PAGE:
What I found out was that my bad habits and my thinking-patterns are not my own. I adopted them. I’m conditioned to think in a certain way. I’m conditioned to judge, to react, to be afraid. The good news is: I have the power to change.

But how? How do I unlearn? How do I re-condition? By pausing. By observing and by questioning my behaviour and my thoughts. The following to-do’s are not necessarily consecutive, they are interdependent. You will understand why:

1. Observe Your Behaviour

The first step in our process of unlearning is to observe. By observing we create a gap between us and our actions. Things change aggregate state as soon as we look at them. Habits lose their power as soon as we catch them unattended. They move from a subconscious level to consciousness.

This is something we can integrate into our daily life. “Again I wasted my energy for some stupid shit.” So what? This realization is the type of observation we need in order to create a gap.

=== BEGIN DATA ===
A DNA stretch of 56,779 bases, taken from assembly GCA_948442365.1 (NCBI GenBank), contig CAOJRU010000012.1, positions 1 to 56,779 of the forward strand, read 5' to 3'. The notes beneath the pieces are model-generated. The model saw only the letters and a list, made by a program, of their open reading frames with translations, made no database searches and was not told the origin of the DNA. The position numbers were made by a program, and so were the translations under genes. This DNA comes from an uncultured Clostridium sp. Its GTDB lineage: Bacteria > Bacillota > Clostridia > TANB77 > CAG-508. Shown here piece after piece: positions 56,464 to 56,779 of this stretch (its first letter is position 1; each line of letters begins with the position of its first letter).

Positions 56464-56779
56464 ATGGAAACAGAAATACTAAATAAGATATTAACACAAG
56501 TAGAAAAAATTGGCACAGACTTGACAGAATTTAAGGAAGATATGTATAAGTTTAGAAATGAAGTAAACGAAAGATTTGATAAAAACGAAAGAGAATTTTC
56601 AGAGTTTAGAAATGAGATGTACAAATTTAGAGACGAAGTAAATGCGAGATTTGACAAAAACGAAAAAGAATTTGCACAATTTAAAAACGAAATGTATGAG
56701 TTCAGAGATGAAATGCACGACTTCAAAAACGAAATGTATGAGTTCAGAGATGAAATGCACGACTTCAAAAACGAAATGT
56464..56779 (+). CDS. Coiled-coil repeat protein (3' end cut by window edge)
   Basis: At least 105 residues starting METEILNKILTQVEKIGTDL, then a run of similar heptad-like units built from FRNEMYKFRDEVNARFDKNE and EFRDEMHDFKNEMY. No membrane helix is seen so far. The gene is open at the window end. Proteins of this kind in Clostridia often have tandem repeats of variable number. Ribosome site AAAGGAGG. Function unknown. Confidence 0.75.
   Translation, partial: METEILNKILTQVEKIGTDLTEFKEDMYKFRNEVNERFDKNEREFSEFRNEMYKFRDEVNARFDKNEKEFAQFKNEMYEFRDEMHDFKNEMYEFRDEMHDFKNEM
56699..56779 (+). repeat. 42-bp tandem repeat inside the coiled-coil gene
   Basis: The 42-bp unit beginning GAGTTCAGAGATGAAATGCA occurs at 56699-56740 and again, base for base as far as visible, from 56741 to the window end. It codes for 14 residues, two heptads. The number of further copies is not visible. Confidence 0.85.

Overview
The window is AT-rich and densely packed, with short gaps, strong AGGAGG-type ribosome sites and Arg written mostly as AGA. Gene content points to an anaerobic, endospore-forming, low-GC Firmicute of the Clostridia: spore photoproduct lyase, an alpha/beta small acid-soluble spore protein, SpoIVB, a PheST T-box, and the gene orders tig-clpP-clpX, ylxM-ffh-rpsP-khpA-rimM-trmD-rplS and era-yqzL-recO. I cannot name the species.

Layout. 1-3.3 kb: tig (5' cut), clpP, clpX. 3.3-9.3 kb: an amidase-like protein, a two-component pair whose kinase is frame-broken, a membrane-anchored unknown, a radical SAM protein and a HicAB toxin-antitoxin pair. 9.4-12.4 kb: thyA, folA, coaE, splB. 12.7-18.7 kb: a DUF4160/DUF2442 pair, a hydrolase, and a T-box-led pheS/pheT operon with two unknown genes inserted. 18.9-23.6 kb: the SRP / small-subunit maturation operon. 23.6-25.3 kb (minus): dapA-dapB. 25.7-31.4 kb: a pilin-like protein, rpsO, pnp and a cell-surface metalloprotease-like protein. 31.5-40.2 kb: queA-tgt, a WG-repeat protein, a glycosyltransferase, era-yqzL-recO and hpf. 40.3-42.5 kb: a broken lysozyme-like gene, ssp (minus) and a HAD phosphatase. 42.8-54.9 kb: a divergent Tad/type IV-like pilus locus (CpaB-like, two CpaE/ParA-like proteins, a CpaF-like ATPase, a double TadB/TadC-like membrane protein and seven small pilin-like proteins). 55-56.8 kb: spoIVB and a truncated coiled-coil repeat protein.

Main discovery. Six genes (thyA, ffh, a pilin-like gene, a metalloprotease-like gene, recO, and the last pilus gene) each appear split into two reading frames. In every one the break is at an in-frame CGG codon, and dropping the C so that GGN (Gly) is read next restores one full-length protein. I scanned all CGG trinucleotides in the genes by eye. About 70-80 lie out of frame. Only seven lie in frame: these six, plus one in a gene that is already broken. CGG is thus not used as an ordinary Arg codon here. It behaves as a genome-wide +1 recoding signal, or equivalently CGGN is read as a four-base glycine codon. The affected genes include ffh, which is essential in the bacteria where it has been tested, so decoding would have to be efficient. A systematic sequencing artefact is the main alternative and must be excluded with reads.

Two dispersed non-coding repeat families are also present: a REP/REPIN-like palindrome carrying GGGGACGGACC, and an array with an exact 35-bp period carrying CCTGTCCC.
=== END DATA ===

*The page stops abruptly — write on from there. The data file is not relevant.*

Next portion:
It doesn’t only apply to actions, but also to thoughts. If the immoderate perfectionism is lurking, we just ask him what he wants. And there it is again: The gap. As soon as you look right into the eyes of your perfectionism it loses its power.

2. Detach From Your Conditions

If I keep telling myself “Stop this stupid perfectionism” I’m narrowing this gap again. I become a victim of the characteristic that I want to eliminate.

By punishing myself my mind becomes my enemy again. My whole body gets tight. I’m falling into subconscious behaviour.

The only option is “to let go”, to detach from it. To not see it as my trait, but as something that occurs every now and then. This way I look at my supposedly mistakes and surrender. If I take them lightly I don’t get trapped again.

3. Question Your Desires

Questioning became my tool to explore my needs and get to the core of my being. I found out that I can’t know what I want, but I can feel it – if I ask honest questions and take the time to find the answer.